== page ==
No Name Lane
Penguin Books AUS
Copy courtesy of the publisher
In the north east of England, young girls on the cusp of puberty are being kidnapped and murdered. The police have no leads and they’re getting desperate. They know they need to find out who this killer is and stop him fast.
Tom Carney is a journalist and what could’ve been the biggest story of his career just might result in its unraveling. Suspended from his London newspaper pending a legal action, he returns to his home town in County Durham where someone is kidnapping and murdering local girls. His replacement is reporter Helen Norton and Tom suggests they work together, rather than go around separately, trying to interview all of the same people. A fourth girl has gone missing although her body is yet to be found.
Detective Constable Ian Bradshaw is struggling. Ever since something terrible happened on the job that he blames himself for, he’s been doubting his ability to continue and it seems he isn’t the only one. His superiors doubt him too and Bradsaw fears that this case might just be the end of him.
This book was good.
Author Howard Linskey employs not one but two common crime novel characters here in the traumatised cop undergoing counselling and the disillusioned hack/journalist who needs to break a big story to resurrect a flagging career. They could’ve butted heads and fought with each other for top billing in the reader’s mind but the characters of the detective Bradshaw and the journalist Carney work well together as each narrative provides a very different aspect of the investigation.
Both Bradshaw and Carney should be at the top of their respective games. Bradshaw was the local high school golden boy and went into the police force and had a rapid rise to detective. Since a terrible incident however, he has been doubting his ability and is currently undergoing therapy to help him deal with issues and basically ensure he’s still fit to do his job. The sessions for Bradshaw aren’t at all easy and he’s at times belligerent and deliberately obstructive. When the killings begin, it’s all hands on deck and the police force needs everyone they have working on the case – if not for that, Bradshaw probably wouldn’t have gotten a look in, given he’s on the outer with a lot of his colleagues and superiors. For Bradshaw, this is a chance to prove that he can do it, that he does have what it takes, if only he can let go of some of his demons and believe in himself and trust his instincts. At times you can tell that he’s not ready for that yet, but he does grow in confidence as the case progresses and he begins questioning things, putting the pieces together.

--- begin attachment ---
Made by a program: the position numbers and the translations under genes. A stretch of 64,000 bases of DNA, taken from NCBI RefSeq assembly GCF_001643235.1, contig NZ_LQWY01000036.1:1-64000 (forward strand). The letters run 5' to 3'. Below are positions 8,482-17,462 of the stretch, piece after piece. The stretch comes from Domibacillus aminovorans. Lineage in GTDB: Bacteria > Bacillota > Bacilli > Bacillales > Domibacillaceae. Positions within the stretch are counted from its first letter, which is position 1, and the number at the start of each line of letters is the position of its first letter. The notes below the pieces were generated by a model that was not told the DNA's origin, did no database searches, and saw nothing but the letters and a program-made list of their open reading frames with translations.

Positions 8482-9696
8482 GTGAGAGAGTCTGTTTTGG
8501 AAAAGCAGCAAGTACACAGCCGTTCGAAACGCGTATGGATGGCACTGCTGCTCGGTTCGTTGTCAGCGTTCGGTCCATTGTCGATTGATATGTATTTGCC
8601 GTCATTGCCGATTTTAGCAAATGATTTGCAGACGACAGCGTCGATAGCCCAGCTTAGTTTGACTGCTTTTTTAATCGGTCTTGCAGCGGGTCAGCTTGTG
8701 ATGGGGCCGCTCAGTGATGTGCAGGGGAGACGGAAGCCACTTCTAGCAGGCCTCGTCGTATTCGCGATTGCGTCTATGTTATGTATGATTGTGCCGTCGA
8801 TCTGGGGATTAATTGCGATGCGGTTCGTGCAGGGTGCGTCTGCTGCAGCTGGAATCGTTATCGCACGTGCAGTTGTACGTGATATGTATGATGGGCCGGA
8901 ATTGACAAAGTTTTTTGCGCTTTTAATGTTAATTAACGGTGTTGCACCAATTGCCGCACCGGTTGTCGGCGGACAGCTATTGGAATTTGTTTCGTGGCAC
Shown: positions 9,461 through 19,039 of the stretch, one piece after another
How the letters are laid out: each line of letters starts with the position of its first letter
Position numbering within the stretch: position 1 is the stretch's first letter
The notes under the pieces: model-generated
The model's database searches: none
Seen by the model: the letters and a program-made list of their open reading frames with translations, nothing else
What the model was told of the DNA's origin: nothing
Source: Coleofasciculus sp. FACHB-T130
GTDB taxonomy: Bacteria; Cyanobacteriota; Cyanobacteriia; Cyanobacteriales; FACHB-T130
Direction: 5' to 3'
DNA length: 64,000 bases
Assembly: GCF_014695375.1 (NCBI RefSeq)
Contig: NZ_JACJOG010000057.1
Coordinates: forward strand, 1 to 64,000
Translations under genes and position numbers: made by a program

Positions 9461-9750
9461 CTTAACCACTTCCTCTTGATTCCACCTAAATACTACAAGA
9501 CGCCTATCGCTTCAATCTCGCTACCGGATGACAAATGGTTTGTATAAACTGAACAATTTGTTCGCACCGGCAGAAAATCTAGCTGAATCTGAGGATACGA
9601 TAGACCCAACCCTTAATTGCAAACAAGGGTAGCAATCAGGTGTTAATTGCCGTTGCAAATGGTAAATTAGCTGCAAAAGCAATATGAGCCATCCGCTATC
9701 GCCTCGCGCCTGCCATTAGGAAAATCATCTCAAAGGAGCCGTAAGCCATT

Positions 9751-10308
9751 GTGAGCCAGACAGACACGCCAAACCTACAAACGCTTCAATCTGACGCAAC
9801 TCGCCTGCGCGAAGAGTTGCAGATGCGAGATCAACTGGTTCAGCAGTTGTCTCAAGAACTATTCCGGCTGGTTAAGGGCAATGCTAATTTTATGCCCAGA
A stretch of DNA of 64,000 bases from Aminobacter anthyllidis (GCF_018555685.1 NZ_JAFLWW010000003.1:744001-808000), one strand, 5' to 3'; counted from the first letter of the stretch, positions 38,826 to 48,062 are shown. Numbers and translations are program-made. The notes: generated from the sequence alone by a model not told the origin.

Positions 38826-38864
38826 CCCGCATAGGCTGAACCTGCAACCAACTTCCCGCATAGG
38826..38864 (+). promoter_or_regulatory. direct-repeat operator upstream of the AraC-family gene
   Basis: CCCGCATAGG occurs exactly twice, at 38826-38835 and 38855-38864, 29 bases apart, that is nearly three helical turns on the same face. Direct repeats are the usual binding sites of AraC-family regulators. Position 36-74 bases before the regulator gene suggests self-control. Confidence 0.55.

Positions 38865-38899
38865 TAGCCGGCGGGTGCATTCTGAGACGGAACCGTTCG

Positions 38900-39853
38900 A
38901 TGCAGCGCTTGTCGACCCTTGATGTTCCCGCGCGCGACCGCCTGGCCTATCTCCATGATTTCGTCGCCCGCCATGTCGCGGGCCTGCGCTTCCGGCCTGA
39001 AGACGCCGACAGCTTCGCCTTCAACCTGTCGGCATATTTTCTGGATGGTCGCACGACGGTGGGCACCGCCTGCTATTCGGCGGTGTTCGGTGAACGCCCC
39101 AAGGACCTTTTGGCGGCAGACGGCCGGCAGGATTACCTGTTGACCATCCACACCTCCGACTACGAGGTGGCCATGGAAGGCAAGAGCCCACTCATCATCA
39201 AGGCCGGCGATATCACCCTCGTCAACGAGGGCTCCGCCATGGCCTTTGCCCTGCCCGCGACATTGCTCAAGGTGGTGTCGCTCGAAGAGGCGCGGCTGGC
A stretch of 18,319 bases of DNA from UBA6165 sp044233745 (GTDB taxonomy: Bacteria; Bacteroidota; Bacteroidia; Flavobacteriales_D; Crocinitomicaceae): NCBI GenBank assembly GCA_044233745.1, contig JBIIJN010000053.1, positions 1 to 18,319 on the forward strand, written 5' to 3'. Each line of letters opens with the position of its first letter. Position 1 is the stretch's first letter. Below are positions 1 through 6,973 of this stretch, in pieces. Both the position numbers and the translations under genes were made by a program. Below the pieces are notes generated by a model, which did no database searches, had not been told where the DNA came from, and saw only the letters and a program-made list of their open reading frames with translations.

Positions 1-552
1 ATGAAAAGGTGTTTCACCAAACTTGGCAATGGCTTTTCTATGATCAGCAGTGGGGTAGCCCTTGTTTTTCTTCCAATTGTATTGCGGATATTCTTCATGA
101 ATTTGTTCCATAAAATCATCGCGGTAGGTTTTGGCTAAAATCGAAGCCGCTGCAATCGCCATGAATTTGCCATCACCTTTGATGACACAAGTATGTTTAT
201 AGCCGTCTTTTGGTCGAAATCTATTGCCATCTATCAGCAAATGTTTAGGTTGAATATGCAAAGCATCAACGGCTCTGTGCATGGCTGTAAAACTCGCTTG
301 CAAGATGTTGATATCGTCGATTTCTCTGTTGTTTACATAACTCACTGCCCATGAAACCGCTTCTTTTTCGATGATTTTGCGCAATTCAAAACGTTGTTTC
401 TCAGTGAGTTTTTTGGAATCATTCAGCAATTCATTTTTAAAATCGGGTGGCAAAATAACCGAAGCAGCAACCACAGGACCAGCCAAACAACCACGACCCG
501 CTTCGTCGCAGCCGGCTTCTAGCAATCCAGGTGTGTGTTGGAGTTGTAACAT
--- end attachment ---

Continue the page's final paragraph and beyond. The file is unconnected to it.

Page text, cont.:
I feel as though Carney provided a lighter side to the novel, with his attempts to fit back in with his small home village after leaving for the big smoke. He’s on leave because the paper is being sued because of a story Carney wrote so while that all gets sorted out, he goes home in order to get the scoop on the story of the missing girls that are being murdered. He does a lot of digging and during the course of the investigation regarding the young girls, a body is dug up that has clearly been buried for over fifty years. This gives Tom and Helen something else to investigate as well, pulling them closer personally as well as professionally as they seek to uncover the identity of the body and the story of what happened to them. I really enjoyed this aspect of the story, I think it added a little something extra and also helped provide a balance to the rather depressing story of the little girls being kidnapped and murdered. I liked that I figured out who the killer was at the same time the others did, it was that “oh my God” sort of moment where you realise at a really bad time and just hope that everything works out.
I think that sort of story taps into every parent’s worst nightmare. There’s nothing more frightening than the thought of your child being kidnapped. The police have so little to go on – the girls are usually found dumped, having been strangled a few days after going missing. All except the fourth one, whose body has not been discovered yet. I liked Carney and Bradshaw working together, in a way, exchanging information over the guise of two old school mates having a beer. Bradshaw slowly begins to heal throughout this book, although there are things that he will discover that will be equally hard to let go of I think he has proved to himself that he can still do the job and that there are people who still believe that he’s a good cop and a good man.
A quote on the cover of the book says that this is the first in a must-read series and I’m pretty excited to find out that there’s going to be more. Like I said, I think Bradshaw still has a way to go but I look forward to seeing him take more steps toward getting his career back and I also think that Tom and Helen have a lot left unfinished as well. Both of them look like moving on from County Durham after this book, so I’m not quite sure how we can revisit all of these characters again but I can’t wait to find out.
Book #63 of 2015